Writing a fast edit distance implementation

January 1, 2020 // haskell, performance

In this post we will implement the Levenshtein edit distance algorithm, aiming at a reasonably performant code. We will start with a more or less idiomatic pure implementation and see how various changes (including strictness annotations or compilation options) affect the performance.

We will also compare this to a baseline C++ implementation.

Spoiler alerts:

Long story short, the Levenshtein algorithm takes two strings and computes how many characters have to be inserted, deleted or changed in order to make those strings match.

We will follow what’s known as the dynamic programming approach with two matrix rows, having O(mn) time complexity and O(min(m, n)) space complexity, where m and n are the lengths of the respective input strings.


There are already a few implementations of the edit distance, namely the one in the text-metrics package as well as the ultra-fast edit-distance.

There were some reasons for me to write yet another implementation besides the obvious one:

  1. text-metrics works with Data.Text, so there must be some performance penalty related to dealing with Unicode. In short, I didn’t care about non-ASCII text, so I didn’t need that penalty.
  2. edit-distance uses a square STUArray (a full-matrix approach), thus having a different space complexity. I’m sort of ashamed to admit that the previous sentence is actually incorrect, and it’s just me reading the code wrongly — in fact the underlying algorithm there is way, way more complex.
  3. And, most importantly, writing code is fun, trying to make code fast is twice as fun, learning from that experience is infinitely fun!

Anyway, here we go.


We will have two ways of benchmarking this. The first one is with the criterion package that we all know and love. But running criterion is slow, so we’ll also have a really stupid benchmark that generates three strings:

and then computes the distance from s1 to s2 (which is obviously 0) and the distance from s1 to s3 (which is 20000).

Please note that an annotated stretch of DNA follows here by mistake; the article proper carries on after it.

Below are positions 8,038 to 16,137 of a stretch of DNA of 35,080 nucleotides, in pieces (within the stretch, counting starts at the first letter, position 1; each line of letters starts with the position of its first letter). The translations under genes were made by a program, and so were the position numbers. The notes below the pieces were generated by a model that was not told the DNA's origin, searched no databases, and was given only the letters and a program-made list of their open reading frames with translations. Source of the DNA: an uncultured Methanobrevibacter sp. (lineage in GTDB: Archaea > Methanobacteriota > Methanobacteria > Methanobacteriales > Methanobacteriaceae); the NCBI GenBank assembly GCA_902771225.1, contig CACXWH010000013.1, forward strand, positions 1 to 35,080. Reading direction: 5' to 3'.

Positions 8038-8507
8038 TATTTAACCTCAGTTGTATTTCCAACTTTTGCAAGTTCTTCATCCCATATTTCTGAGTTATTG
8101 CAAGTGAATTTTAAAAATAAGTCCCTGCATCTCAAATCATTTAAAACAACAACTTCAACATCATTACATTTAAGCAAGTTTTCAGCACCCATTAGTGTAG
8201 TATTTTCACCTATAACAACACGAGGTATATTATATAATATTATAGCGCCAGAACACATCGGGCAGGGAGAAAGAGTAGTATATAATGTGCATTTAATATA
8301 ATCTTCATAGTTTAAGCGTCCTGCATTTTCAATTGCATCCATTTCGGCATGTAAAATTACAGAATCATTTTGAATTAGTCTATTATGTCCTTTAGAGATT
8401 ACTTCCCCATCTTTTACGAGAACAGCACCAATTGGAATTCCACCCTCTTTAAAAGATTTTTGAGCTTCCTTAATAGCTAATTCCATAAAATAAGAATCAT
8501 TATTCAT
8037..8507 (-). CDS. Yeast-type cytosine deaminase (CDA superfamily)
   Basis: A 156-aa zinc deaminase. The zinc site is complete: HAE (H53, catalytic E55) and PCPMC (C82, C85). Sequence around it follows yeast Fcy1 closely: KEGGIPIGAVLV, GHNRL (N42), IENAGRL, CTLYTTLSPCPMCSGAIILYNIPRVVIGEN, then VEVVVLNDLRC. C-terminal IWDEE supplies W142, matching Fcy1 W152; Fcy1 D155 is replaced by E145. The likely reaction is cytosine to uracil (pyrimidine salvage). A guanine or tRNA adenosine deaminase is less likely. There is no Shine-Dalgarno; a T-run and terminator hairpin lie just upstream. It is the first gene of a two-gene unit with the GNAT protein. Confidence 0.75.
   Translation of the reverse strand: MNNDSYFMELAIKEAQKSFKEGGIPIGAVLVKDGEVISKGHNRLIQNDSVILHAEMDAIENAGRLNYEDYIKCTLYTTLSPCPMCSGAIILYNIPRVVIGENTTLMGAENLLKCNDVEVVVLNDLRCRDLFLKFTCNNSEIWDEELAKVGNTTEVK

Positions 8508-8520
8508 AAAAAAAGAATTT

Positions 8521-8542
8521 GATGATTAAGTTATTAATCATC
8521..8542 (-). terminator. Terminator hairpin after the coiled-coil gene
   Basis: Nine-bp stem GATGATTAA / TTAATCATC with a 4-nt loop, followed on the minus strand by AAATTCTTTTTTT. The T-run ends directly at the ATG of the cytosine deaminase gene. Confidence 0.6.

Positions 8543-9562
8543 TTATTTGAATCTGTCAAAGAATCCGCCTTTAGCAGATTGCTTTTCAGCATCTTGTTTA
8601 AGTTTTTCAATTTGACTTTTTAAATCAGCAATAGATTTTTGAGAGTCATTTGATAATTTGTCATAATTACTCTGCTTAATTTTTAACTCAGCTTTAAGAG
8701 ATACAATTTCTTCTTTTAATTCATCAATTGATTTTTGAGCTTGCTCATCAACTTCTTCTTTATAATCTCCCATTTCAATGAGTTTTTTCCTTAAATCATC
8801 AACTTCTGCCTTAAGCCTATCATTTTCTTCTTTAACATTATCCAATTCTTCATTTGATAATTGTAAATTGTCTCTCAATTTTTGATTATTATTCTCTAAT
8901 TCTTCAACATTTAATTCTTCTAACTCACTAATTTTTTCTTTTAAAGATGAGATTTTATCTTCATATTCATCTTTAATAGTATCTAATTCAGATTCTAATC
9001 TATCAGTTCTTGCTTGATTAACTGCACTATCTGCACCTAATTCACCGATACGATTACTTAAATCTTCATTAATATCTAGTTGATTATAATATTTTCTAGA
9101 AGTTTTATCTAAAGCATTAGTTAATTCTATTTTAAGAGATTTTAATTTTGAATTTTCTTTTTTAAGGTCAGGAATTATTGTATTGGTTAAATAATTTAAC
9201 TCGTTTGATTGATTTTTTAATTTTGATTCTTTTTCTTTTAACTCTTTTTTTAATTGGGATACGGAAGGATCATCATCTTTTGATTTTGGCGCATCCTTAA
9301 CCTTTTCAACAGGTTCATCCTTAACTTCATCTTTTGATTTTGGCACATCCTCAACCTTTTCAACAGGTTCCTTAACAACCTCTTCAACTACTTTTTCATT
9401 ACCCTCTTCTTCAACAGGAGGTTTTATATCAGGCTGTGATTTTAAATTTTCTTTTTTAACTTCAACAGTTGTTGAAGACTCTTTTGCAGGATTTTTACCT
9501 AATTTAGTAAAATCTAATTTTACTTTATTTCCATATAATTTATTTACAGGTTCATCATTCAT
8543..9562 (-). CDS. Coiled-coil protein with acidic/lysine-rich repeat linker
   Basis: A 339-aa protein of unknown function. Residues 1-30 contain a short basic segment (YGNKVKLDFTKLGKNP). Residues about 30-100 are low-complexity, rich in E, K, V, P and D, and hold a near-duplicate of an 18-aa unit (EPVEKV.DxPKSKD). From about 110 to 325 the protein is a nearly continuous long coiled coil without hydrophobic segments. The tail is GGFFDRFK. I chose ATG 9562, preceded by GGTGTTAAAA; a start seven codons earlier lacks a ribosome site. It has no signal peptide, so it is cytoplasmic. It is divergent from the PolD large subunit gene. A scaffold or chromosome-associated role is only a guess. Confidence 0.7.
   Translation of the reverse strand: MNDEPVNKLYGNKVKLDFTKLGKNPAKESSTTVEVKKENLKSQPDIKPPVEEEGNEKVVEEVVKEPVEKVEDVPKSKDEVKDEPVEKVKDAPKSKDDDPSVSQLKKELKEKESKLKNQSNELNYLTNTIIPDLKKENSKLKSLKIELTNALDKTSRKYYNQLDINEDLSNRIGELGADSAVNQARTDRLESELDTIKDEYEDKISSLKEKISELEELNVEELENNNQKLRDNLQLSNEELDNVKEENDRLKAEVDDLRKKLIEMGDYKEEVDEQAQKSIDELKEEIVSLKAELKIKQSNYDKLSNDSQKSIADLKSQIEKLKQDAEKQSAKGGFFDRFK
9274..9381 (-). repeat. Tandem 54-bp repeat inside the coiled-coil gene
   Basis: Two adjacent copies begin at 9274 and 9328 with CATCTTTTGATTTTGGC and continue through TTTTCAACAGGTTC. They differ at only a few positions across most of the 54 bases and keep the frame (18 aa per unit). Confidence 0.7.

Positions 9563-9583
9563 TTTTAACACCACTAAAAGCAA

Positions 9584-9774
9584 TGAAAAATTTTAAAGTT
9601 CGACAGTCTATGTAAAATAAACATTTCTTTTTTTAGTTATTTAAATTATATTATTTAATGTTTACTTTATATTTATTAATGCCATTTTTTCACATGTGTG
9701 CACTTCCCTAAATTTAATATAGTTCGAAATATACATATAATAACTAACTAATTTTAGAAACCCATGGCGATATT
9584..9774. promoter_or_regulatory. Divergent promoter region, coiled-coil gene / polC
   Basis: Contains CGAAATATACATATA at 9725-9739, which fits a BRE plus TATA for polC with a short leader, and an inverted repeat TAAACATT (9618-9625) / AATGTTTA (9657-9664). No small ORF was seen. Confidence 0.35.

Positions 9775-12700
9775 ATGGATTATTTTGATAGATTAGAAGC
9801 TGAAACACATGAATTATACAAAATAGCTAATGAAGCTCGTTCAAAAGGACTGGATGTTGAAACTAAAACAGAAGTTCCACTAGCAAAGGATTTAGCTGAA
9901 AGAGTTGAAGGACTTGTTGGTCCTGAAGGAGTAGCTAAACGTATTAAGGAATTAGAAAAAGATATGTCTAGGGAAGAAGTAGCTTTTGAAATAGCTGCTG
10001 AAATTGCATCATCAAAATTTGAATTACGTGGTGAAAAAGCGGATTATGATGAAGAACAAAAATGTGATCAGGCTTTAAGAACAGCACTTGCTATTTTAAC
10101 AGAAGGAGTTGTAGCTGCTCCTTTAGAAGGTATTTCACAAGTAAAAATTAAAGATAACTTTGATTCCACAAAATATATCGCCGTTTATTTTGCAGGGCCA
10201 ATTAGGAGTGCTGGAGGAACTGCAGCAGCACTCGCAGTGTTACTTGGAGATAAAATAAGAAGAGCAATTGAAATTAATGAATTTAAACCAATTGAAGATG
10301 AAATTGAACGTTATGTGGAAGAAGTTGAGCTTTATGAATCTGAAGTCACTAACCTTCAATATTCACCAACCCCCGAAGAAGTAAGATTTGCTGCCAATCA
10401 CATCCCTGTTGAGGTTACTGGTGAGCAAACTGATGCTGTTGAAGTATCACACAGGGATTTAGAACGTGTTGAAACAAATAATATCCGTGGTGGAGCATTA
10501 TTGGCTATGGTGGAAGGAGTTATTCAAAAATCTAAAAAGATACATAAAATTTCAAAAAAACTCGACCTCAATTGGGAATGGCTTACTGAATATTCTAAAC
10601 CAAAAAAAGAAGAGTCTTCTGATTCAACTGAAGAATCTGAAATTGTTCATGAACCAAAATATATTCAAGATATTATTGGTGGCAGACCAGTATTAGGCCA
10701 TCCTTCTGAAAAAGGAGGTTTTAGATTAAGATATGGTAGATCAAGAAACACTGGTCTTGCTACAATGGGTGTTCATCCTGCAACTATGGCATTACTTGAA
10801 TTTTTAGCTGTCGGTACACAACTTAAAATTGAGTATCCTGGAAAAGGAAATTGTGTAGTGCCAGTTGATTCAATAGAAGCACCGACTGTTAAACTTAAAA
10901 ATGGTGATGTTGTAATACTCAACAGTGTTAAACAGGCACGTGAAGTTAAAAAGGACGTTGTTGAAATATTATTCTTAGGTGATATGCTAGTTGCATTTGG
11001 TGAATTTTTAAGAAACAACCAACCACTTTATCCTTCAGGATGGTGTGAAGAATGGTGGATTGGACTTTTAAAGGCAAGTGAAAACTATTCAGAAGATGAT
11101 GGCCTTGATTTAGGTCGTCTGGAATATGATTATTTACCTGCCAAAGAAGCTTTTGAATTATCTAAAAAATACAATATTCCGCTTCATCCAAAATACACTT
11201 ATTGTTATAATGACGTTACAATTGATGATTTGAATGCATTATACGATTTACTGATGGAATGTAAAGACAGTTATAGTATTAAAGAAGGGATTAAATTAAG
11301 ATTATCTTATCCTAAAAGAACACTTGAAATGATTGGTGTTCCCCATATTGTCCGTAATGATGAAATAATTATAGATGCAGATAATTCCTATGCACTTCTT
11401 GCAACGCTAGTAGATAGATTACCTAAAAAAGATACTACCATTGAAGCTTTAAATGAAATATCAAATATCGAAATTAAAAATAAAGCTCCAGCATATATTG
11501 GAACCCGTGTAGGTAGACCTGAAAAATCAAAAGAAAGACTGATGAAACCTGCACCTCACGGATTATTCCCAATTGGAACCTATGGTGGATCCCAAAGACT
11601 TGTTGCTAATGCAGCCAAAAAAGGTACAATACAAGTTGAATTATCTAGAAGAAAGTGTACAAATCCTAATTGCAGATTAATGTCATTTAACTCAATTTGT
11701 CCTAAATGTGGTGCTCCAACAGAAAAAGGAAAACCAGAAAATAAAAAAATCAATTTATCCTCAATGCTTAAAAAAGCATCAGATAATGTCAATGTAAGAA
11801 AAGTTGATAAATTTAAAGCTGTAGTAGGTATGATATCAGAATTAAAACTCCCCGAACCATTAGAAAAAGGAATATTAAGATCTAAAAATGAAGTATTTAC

Since preparing the benchmark data is dwarfed by the run time, we will just measure how long the program runs (via +RTS -sstderr) and take the minimum of three measurements, since the OS and the rest of the processes on my machine can make the program run slower, but they can never make it run faster than under ideal circumstances. Moreover, since this test is fully deterministic, there is no need to average over different inputs.

So we’ll go along citing the results of this stupid benchmark, and then at the end we’ll present the overall graphs of all the implementations as benchmarked via criterion.


First, let’s set our expectations: how fast can we possibly be?

There are two ways to estimate this: theoretical and practical.


Let’s assume that all of our data fits the L2, but gets evicted from L1. Is this justified? Let’s look at what data do we have to keep around:

How much data do we have to pass to/from L2?

We do roughly 20000 iterations, each one reads the whole string (20 KB) and the whole array built on the previous step (160 KB), while writing back the new version of the array (also 160 KB). Focusing just on the reads, we need to read roughly (20 + 160)×20000 KB from L2 total, which is 3.6 GB. The Haswell CPU that I’m using has established L2 reads bandwidth of around 50 GB/s, which gives something of the order of 0.1 s as an absolute minimum on the run time per single comparison.

Since we’re doing two comparisons, the absolute minimum would be about 0.2 s.

This makes a ton of assumptions, like infinite CPU performance (so we’re bottlenecked on memory) or lack of interference between simultaneous reads and writes.